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Baby in maternity ward - Independent Review of Cwm Taf Morgannwg University Health Board

An independent review, led by the Royal College of Obstetricians and Gynaecology and the Royal College of Midwives, into Cwm Taf Morgannwg University Health Board maternity services was published on Tuesday 30th May. The review, ordered by Health Minister Vaughan Gething, followed concerns over the deaths of a number of babies and it makes disturbing reading.

It found that women had ‘distressing experiences and poor care’ and found eleven areas of immediate concern. These included: insufficient midwives who were under extreme pressure; frequently no consultant obstetrician on the labour ward or they were often difficult to contact; staff unaware of the guideline, protocols, triggers and escalations that are in place and a punitive culture where staff felt senior management did not listen to concerns  repeatably raised over a period of time.

A public apology has been issued and the Health Board fully accept the findings.

Sadly many women and babies and their families will have been affected by the failure in services leaving lasting effects on their lives. Graystons can help if you think you have been affected and assist in finding the answers that many of our clients crave when the medical care that they have received was substandard.

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The Countess of Chester NHS Foundation Trust is no longer going to treat patients from Wales except in emergency or maternity situations. The decision is economical. Welsh patients referred by their GPs come with less funding than English patients. The funding is managed by Betsi Cadwaladr University Health Board and NHS England respectively. Last year 20% of the hospital’s patients were from Wales.

The Countess of Chester is just a few miles from the border of Wales so the decision could affect thousands of Flintshire residents. The fear is that other hospitals along the Welsh border could take a similar stance.

Our concern is that this situation could lead to delays in treatment and an overstretched service in the areas that are adjacent to the English/Welsh border. The extra pressure could lead to an increase in medical accidents and a delay in the diagnosis of serious conditions. Both could have potentially devastating effects on patient’s lives and the outcome of their treatment. If patients feel that they have been affected in this way we encourage them to seek advice. We are clinical negligence specialists and can help.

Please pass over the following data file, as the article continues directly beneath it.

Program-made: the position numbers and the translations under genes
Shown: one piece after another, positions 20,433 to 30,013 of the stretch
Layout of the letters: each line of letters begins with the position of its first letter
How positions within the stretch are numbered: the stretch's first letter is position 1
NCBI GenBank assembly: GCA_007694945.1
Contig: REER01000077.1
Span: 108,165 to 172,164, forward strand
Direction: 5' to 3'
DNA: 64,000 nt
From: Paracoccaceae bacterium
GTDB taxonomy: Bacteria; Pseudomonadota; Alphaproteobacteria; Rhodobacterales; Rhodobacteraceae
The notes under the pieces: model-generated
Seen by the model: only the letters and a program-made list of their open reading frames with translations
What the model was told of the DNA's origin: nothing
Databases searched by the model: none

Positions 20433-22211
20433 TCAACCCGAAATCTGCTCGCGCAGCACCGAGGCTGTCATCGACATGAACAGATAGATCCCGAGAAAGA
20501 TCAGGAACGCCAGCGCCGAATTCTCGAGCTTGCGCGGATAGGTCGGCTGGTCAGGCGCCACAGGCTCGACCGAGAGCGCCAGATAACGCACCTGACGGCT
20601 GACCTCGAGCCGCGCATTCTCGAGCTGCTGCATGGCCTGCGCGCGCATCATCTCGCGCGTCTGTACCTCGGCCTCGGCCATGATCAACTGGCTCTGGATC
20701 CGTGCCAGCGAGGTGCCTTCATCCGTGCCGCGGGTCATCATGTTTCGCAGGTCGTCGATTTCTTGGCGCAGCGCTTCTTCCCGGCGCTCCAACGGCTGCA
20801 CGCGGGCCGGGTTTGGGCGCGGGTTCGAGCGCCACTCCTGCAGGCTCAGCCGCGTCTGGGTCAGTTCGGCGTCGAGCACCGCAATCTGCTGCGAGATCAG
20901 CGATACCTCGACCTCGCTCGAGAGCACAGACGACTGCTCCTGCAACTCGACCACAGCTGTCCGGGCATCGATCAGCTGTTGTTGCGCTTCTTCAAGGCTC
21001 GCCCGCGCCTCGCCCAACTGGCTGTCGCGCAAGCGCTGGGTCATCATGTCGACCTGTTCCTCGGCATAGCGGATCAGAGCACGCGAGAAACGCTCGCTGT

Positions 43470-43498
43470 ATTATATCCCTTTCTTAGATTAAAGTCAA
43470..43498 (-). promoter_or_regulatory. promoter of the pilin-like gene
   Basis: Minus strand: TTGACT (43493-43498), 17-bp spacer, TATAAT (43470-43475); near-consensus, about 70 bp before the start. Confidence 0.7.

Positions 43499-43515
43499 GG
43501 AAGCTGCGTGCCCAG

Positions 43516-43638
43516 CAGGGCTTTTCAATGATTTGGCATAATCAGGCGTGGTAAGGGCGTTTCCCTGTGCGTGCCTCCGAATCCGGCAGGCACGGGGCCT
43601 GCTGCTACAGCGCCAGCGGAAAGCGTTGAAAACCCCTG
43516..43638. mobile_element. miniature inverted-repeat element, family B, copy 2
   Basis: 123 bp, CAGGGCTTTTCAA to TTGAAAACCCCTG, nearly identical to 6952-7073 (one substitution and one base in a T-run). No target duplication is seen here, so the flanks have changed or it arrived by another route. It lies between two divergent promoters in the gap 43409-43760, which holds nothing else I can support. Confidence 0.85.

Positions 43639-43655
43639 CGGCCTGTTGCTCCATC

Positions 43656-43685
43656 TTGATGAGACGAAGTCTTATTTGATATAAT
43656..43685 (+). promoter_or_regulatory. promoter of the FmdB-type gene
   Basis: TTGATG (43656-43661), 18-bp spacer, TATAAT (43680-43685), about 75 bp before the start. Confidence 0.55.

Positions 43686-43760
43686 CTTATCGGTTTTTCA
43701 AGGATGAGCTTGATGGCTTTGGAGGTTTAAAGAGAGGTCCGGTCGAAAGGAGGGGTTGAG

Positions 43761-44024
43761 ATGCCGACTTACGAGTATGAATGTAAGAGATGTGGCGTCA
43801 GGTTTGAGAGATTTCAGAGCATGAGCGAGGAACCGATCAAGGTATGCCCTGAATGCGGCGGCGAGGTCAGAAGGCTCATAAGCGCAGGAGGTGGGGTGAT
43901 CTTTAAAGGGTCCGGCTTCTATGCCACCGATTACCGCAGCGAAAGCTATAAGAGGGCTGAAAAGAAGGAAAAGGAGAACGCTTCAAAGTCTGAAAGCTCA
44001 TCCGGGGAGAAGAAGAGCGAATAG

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It can be an extremely difficult time immediately after you have received treatment which has gone wrong or lost a loved one as a result of medical negligence. Claiming compensation may not be your immediate priority but it is common to want answers about what went wrong and what it will mean for your future.

Often the first step in getting those answers is to make a complaint to the NHS Service Provider. This can be a confusing and drawn out process and the outcome can often be negative and a disappointment, leaving you frustrated and without the answers that you crave.

A negative response is not always the end of the line. You can pursue a claim at the conclusion of or even during the NHS complaints process, provided you are within the time limit for bringing a clinical negligence claim (usually 3 years from the date of the incident or when you became aware or suspected you had been caused damage as a result of substandard treatment). Our specialist clinical negligence lawyers can guide you through the complaints process, review the outcome of your complaint and investigate further to establish whether you have in fact been the victim of medical negligence.

Here at Graystons, we appreciate that the cost of pursuing a claim is a worry, therefore we will also advise you on the range of options available to you, including whether you may be able to fund your claim under a “no win, no fee agreement”.

If you have received an inadequate response to your NHS complaint, contact Graystons for further assistance.